Appointment of the GST Auditors under section 35(5) and section 44(2) of the CGST Act read with Rule 80(3) of the CGST Rules [read with the corresponding provisions of the State / Union Territory Goods and Services Tax Acts] is to certify the Reconciliation Statement in GSTR 9-C prepared for the financial year ended 31st March 2018.
In this context, clear responsibilities play a very important role to implement the bonafide purpose of the GST audit.
I have prepared the scope of the management as well as GST auditor responsibilities in GST audit under the GST laws.
Compliance with GST laws and preparation of GSTR 9C in compliance of those laws
The Management is responsible for compliances with the GST laws, comprising the Union Territory Goods and Services Tax / Central Goods and Services Tax / State Goods and Services Tax Act, 2017* and Integrated Goods and Services Tax Act, 2017 and the respective rules framed thereunder, and for the preparation of the GSTR 9C in compliance of those laws.
Maintenance of adequate accounting records and internal controls for safeguarding of the assets and preventing and detecting fraud or other irregularities-written confirmation
The responsibility of the Management also includes the maintenance of adequate accounting records and internal controls for safeguarding of the assets of the Entity / Firm / Company* and for preventing and detecting fraud or other irregularities. As part of the audit process, GST auditor will request from the Management written confirmation concerning representations made to him in connection with the audit.
Audit the particulars included in the GSTR 9C- ensure that they are free of any material mis-statement
GST auditor’s responsibility is to audit the particulars included in the GSTR 9C to ensure that they are free of any material mis-statement.
Audit- auditing standards generally accepted in India and in line with the requirements under the GST laws and assessing the accounting principles used and significant estimates made by the Management in the presentation of financial statements
The audit will be conducted in accordance with the auditing standards generally accepted in India and in line with the requirements under the GST laws. Those standards require that GST auditor plan and perform the audit to obtain reasonable assurance as to whether the relevant GSTR 9C is free of material mis-statements. An audit includes examination on a test basis, using the concept of materiality, evidence supporting the amounts and disclosures in GSTR 9C. The audit may also include assessing the accounting principles used and significant estimates made by the Management in the presentation of financial statements.
Consider- internal control.
GST auditor will consider, solely for the purpose of planning of the audit and determining the nature, timing, and extent of the audit procedures, the enterprise’s internal control. This consideration will not be sufficient to enable him to provide assurance on internal control or to identify all reportable conditions.
Persuasive rather than conclusive nature of audit evidence
Having regard to the test nature of an audit, persuasive rather than conclusive nature of audit evidence, together with inherent limitations of any accounting and internal control system, there is an unavoidable risk that even some material misstatements, resulting from fraud, and to a lesser extent error, if either exists, may remain undetected. A practitioner is expected can’t reduce the engagement risk to zero.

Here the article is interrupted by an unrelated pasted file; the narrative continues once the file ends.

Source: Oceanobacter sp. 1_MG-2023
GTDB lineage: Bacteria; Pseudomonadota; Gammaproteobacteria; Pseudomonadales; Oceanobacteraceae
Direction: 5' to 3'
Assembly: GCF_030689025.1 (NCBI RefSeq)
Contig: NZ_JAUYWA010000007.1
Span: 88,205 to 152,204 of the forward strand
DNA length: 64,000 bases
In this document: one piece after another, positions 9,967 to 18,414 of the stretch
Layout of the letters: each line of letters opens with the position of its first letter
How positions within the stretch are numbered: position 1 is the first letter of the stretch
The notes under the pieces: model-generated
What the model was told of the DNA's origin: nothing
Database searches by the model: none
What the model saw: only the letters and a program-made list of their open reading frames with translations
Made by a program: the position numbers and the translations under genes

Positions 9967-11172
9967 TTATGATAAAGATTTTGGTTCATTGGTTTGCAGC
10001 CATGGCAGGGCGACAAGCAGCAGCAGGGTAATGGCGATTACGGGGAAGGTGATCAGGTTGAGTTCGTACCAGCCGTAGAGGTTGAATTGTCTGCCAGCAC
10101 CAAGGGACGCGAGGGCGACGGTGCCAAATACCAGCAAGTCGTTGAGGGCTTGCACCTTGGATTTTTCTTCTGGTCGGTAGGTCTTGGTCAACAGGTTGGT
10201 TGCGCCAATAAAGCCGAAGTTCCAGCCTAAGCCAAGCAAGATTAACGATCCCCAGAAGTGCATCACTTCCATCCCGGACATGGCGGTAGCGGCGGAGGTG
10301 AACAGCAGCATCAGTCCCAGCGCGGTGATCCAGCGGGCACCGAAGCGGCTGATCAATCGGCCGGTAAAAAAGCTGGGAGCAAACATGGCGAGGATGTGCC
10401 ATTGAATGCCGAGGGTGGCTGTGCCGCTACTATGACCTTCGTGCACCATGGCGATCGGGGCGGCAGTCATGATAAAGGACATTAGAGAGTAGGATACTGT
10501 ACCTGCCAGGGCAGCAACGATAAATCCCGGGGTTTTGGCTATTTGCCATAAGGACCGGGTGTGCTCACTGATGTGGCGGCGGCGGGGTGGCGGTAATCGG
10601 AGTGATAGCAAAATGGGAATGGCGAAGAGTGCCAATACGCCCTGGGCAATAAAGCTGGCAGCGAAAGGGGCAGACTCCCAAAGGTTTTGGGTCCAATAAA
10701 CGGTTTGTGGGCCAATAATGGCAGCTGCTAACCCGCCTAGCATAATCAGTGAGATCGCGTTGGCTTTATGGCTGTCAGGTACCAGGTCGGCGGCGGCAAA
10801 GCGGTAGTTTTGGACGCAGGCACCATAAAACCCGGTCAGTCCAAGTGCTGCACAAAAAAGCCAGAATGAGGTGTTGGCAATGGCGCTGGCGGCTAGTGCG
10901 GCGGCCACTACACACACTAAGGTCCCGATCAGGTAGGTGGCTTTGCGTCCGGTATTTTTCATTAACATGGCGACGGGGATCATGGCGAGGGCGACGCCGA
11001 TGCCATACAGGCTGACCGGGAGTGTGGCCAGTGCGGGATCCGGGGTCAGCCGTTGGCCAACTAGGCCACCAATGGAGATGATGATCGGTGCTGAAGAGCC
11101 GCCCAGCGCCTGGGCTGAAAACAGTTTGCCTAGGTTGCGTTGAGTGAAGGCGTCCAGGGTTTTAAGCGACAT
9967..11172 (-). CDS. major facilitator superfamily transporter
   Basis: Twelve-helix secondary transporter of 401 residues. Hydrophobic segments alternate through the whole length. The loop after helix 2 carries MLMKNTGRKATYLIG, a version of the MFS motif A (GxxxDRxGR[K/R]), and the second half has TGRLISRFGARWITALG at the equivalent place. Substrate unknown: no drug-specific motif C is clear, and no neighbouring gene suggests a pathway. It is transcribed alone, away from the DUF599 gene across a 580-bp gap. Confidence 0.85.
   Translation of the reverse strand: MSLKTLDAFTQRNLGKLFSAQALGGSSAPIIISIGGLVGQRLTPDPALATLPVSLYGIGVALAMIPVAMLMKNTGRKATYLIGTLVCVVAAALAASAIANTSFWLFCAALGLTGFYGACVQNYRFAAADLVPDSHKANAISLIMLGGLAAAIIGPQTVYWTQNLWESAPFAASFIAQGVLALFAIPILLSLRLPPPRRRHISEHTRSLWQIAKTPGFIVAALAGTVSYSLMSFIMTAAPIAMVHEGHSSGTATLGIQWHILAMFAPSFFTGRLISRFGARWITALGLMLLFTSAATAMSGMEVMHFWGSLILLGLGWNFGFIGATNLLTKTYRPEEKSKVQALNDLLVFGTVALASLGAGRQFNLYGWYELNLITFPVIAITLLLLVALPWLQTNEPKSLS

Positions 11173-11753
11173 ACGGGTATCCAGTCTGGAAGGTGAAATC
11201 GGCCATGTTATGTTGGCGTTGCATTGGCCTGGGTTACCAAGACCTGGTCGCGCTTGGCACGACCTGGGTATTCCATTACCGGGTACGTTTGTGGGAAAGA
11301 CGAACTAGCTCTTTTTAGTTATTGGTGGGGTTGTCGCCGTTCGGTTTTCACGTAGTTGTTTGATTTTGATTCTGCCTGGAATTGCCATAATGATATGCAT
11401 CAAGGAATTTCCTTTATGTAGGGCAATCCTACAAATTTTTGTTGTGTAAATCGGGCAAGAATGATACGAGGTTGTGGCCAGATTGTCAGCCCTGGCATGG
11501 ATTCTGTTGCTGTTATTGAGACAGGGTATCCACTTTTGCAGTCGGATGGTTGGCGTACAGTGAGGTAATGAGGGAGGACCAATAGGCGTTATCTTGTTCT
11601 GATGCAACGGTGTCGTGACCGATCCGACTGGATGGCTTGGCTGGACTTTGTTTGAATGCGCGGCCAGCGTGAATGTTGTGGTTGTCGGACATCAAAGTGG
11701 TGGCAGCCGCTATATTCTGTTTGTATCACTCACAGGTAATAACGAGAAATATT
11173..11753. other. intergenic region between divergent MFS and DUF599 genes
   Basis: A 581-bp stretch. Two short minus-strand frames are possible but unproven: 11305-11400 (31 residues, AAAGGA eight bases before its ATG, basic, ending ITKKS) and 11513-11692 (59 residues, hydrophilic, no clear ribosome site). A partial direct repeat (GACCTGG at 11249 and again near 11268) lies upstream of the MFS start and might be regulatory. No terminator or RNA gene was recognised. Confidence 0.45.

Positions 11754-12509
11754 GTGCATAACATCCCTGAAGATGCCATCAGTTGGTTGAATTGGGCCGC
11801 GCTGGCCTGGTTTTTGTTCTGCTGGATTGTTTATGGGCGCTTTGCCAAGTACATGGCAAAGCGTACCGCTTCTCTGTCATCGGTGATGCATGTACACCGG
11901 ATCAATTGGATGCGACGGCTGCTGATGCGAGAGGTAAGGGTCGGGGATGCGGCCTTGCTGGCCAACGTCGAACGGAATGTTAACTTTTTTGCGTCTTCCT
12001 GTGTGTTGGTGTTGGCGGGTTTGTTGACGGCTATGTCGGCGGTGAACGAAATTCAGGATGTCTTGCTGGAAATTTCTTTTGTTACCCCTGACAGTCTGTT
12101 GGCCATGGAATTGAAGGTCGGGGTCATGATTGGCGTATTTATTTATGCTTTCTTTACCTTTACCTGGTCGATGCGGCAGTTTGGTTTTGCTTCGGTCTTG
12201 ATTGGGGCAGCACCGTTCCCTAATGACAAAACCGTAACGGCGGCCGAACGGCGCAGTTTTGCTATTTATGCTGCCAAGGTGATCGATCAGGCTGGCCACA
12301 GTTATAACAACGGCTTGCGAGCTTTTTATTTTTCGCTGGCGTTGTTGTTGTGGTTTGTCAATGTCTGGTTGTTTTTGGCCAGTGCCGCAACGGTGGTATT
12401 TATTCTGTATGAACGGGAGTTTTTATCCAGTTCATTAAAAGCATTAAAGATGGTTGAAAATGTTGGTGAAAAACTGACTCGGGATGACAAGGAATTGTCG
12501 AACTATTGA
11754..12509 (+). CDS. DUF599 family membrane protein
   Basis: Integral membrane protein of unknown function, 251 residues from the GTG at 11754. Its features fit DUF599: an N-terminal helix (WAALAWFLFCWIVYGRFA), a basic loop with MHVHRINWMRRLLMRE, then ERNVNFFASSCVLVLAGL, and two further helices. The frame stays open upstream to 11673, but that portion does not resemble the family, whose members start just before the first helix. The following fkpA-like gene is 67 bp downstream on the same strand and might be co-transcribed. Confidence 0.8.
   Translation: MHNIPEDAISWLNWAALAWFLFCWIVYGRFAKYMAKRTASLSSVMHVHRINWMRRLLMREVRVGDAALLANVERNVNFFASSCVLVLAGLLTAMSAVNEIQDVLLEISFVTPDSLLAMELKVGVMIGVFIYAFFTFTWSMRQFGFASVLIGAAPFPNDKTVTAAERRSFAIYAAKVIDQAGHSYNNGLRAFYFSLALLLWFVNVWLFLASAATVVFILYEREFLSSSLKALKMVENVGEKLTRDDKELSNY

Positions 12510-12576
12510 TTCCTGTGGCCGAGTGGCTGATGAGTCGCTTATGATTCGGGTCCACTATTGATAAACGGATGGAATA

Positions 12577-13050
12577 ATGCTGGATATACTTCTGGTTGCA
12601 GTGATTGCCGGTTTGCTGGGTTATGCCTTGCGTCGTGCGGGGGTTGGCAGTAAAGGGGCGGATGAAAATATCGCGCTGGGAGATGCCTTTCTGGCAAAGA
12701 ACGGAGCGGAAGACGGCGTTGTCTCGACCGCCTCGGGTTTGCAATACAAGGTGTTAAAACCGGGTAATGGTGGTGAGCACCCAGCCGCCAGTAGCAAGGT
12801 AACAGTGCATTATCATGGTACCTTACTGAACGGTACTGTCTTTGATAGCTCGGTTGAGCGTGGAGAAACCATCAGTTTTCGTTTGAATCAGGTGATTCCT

Specific inquiries of Management- financial statements and other reports and effectiveness of internal control over financial reporting
As required by auditing standards generally accepted in India, GST auditor will make specific inquiries of Management about the representations contained in the financial statements and other reports as may be applicable and the effectiveness of internal control over financial reporting. Auditing standards generally accepted in India also require that, at the conclusion of the audit, GST auditor obtain representation letters from certain members of management about these matters. The responses to those inquiries, the written representations, and the results of the audit tests comprise the evidential matter GST auditor will rely upon in forming an opinion on the GSTR 9C or other reports. Owing to the importance of Management’s representations to an effective audit and review, the enterprise agrees liability and costs relating to the services under the letter attributable to any misrepresentations by Management. Management is responsible for providing him with all financial records and related information / documents on a timely basis, and its failure to do so may cause him to delay the report, modify the procedures, or even terminate the engagement.
Working papers prepared in conjunction with the audits – confidential
The working papers prepared in conjunction with the audits are the property of the Firm, constitute confidential information and will be retained by him in accordance with the Firm’s policies and procedures. However, GST auditor acknowledge that the details or data received from the management for preparation of these working papers are / is confidential information of the enterprise and will not be disclosed by him to any third party, except as set out in paragraph 9 below or when required by legislation, without the prior written consent from the Company.
Subject to a peer review
In accordance with the Statement on Peer Review issued by the Institute of Chartered Accountants of India, the attest services may be subject to a peer review to be conducted by an independent reviewer who can inspect, examine or take abstract of the work papers including those provided by the management.
(Mr. Sandeep Rawat has vast experience & knowledge in dealing with Direct and Indirect Taxation. He can be reached at email@example.com)